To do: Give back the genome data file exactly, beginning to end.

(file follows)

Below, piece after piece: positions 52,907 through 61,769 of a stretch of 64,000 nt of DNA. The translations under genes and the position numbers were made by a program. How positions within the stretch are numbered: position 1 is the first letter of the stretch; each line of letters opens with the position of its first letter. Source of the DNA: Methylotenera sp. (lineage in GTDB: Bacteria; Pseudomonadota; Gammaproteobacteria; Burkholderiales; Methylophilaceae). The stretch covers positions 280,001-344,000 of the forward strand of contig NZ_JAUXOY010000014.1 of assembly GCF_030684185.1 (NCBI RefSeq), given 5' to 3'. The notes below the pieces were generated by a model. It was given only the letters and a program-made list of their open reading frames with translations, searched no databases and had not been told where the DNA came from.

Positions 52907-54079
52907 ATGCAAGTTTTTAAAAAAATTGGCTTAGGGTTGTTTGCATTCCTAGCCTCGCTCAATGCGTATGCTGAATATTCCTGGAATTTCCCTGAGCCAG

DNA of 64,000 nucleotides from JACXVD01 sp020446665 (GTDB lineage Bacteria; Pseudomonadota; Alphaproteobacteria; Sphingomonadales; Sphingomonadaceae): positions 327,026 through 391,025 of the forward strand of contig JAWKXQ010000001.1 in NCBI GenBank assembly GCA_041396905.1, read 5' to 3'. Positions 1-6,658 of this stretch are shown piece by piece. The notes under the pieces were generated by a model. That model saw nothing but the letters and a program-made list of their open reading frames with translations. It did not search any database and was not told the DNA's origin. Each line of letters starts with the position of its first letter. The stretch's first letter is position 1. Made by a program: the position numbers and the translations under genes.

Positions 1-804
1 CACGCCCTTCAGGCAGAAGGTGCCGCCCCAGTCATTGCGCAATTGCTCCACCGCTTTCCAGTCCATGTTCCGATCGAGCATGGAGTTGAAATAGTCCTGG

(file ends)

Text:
Below, piece after piece: positions 52,907 through 61,769 of a stretch of 64,000 nt of DNA. The translations under genes and the position numbers were made by a program. How positions within the stretch are numbered: position 1 is the first letter of the stretch; each line of letters opens with the position of its first letter. Source of the DNA: Methylotenera sp. (lineage in GTDB: Bacteria; Pseudomonadota; Gammaproteobacteria; Burkholderiales; Methylophilaceae). The stretch covers positions 280,001-344,000 of the forward strand of contig NZ_JAUXOY010000014.1 of assembly GCF_030684185.1 (NCBI RefSeq), given 5' to 3'. The notes below the pieces were generated by a model. It was given only the letters and a program-made list of their open reading frames with translations, searched no databases and had not been told where the DNA came from.

Positions 52907-54079
52907 ATGCAAGTTTTTAAAAAAATTGGCTTAGGGTTGTTTGCATTCCTAGCCTCGCTCAATGCGTATGCTGAATATTCCTGGAATTTCCCTGAGCCAG

DNA of 64,000 nucleotides from JACXVD01 sp020446665 (GTDB lineage Bacteria; Pseudomonadota; Alphaproteobacteria; Sphingomonadales; Sphingomonadaceae): positions 327,026 through 391,025 of the forward strand of contig JAWKXQ010000001.1 in NCBI GenBank assembly GCA_041396905.1, read 5' to 3'. Positions 1-6,658 of this stretch are shown piece by piece. The notes under the pieces were generated by a model. That model saw nothing but the letters and a program-made list of their open reading frames with translations. It did not search any database and was not told the DNA's origin. Each line of letters starts with the position of its first letter. The stretch's first letter is position 1. Made by a program: the position numbers and the translations under genes.

Positions 1-804
1 CACGCCCTTCAGGCAGAAGGTGCCGCCCCAGTCATTGCGCAATTGCTCCACCGCTTTCCAGTCCATGTTCCGATCGAGCATGGAGTTGAAATAGTCCTGG